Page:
CEIC 2015 Student Session Series: Verizon Data Breach Investigation Report 2015
Students from Champlain College and the Leahy Center for Digital Investigation (LCDI) attended multiple training sessions while at the Computer Enterprise Investigation Conference (CEIC) 2015. Students Scott Barrett, John Nicastro & Austin Traux present some highlights from the Verizon Data Breach Investigation Report 2015 (Verizon DBIR 2015) session.
Suzanne Widup, Senior Consultant for the Network and Information Security Verizon RISK Team, gave an overview of the 2015 Verizon Data Breach Investigations Report at this year’s CEIC. While there are still unreported data breaches and security incidents, Verizon continues to produce valuable reports that highlight how each industry is losing its data.
Widup began her presentation by showing us how many contributors were present at CEIC along with the amount of security incidents and confirmed data breaches. The 2015 DBIR listed 70 contributing organizations with 61 countries represented along with 79,790 security incidents and 2,122 confirmed data breaches.
To ensure a common language when describing the security incidents, Verizon created VERIS (Vocabulary for Event Recording and Incident Sharing). The four terms focused on are:
- Actor-Who did it?
- Action-How did they do it?
- Asset-What was affected?
- Attribute-How was it affected?
Verizon is sharing this data on the VERIS Community Site as well as in a GitHub repository. They also created a space for volunteers to report on data breach articles they find and add them to the DBIR.
Verizon puts a heavy emphasis on separating out the different industries in order to show the security incidents and data losses in each industry and how they occur. The separation of small, large, and unknown security incidents and data losses can be seen below:
Verizon found that most incidents and instances of data loss (around 80%) came from external entities. Compared to RAM scrapers, spyware, keyloggers, and phishing, Verizon found that credentials were most commonly used in these incidents. They also found that while companies maintain the smallest detection deficit on record, there is a huge gap that needs closing.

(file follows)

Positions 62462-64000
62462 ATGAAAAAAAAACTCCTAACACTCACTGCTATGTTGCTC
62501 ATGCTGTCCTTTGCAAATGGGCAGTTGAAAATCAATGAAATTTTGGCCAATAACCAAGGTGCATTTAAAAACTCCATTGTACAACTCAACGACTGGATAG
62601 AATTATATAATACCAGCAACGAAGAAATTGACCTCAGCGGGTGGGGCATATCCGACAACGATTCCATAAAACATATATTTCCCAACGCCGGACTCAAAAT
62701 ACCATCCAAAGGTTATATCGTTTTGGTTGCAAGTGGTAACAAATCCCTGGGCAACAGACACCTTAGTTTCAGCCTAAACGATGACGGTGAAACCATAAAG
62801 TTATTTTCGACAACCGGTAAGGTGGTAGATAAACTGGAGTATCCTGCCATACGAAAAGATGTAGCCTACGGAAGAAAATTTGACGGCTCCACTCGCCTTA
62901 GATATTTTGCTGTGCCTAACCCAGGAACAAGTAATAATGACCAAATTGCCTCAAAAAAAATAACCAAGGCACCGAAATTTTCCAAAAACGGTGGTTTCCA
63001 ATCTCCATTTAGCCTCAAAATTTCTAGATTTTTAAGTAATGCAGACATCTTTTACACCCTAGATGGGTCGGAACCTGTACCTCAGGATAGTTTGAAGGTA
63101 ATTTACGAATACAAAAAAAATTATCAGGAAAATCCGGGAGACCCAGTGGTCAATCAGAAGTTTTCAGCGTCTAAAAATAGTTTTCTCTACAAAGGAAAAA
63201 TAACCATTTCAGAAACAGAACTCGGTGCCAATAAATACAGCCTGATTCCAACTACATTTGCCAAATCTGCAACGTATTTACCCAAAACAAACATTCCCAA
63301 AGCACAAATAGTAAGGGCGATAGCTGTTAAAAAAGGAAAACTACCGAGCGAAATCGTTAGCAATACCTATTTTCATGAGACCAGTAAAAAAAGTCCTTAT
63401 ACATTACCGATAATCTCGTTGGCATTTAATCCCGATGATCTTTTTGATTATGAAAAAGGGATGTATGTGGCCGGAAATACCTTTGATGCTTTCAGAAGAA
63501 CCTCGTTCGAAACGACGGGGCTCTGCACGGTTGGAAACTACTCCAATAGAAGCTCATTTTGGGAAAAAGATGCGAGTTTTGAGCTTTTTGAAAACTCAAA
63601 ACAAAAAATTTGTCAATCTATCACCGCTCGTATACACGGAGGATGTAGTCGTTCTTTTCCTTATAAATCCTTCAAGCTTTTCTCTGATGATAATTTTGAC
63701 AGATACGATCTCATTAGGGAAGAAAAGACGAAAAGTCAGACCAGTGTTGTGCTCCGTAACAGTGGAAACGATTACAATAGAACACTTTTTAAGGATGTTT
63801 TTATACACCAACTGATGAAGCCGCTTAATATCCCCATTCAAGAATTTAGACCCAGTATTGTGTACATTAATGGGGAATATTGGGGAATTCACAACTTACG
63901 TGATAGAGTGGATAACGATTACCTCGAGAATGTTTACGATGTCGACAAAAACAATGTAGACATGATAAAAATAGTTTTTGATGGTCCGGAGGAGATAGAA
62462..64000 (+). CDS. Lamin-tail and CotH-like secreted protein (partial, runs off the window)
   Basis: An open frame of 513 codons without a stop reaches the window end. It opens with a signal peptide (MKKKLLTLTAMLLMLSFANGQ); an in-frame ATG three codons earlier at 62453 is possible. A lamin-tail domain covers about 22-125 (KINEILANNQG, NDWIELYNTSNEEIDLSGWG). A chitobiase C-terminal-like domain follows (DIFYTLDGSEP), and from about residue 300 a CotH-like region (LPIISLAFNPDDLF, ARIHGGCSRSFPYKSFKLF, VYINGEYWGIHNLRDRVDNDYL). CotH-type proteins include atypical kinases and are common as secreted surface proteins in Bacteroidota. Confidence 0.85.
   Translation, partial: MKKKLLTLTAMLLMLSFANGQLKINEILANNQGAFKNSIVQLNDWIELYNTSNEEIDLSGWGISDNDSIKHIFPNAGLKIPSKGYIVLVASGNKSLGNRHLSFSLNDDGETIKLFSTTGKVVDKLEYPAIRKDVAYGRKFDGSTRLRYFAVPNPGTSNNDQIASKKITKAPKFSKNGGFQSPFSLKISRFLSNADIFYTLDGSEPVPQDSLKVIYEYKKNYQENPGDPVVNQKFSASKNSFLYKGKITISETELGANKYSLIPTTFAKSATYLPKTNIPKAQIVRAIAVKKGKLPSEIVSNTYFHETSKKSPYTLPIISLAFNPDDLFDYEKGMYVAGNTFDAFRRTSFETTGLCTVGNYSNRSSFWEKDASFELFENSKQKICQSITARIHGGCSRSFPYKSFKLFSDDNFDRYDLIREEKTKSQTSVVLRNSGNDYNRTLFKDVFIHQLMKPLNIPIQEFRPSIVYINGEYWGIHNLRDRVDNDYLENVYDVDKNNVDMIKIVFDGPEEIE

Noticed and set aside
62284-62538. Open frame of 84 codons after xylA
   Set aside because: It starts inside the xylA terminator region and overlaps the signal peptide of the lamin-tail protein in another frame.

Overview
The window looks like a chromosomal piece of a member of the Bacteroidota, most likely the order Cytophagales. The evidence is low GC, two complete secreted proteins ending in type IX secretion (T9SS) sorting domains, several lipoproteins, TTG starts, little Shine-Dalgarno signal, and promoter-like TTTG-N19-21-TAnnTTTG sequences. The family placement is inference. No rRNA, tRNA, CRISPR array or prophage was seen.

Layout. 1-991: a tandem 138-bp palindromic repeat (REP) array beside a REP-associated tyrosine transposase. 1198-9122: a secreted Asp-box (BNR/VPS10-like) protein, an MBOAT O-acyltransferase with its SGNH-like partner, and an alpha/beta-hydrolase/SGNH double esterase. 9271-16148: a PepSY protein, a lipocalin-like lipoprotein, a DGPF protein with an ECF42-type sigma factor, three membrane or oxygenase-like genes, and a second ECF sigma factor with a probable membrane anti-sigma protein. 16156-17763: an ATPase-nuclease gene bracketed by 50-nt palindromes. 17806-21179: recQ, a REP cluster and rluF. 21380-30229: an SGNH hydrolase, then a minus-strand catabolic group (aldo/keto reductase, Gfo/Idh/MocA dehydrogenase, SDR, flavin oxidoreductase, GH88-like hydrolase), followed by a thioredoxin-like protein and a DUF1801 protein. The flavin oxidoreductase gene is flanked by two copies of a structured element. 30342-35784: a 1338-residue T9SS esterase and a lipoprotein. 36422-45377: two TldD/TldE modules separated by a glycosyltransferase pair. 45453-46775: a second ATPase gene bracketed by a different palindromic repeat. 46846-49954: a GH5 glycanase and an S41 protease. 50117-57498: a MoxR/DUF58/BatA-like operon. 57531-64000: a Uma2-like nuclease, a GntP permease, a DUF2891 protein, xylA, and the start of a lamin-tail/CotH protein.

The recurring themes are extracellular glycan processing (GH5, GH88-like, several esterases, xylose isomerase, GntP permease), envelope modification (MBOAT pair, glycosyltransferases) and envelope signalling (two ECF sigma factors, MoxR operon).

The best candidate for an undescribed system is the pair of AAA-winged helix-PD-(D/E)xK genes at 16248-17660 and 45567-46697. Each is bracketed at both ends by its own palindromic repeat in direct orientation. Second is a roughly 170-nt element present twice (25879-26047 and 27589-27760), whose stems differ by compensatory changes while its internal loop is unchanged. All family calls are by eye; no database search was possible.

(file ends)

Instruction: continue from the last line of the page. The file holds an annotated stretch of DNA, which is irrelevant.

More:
Widup noted the visible patterns in the reported attacks. Verizon has taken these patterns and created the “nefarious nine” attacks along with which industries were affected most by these attacks:
|Type of Attack||Industries Most Affected|
|Web Applications||Information, Finance, Administrative|
|DDoS||Public, Retail, Finance|
|Privilege Misuse (Insider attacks)||Mining, Administrative, Healthcare, Others|
|Point of Sale||Accommodation, Entertainment, Retail|
|Miscellaneous Errors (misdelivery, disposal error, publishing error, etc.)||Healthcare, Administrative, Education|
|Skimmers (i.e. ATM skimmers)||Finance, Retail|
|Crimeware (misc. malware)||Public, Finance, Manufacturing, Education|
|Espionage (including phishing)||Manufacturing, Public, Professional|
|Lost/Stolen Devices (no encryption, passwords in the open, etc.)||Public, Healthcare, Finance|
Widup then continued to elaborate on how quickly attacks spread from the original source to other victims and devices on a network. It was concluded that about 75% of attacks go from victim zero to victim one in a mere 24 hours. When it comes to phishing attacks, Verizon’s data concluded that 23% of recipients of phishing emails open them. 11% then go on to click the link set up to deceive them into giving up information. This all happens in about 82 seconds following the “first bite.” With these simple attacks happening in such short periods of time, it becomes even more evident that detection also needs to be expedited. These are some of the highlights of the session, but we would highly recommend the rest of this Guidance Software session for attendees!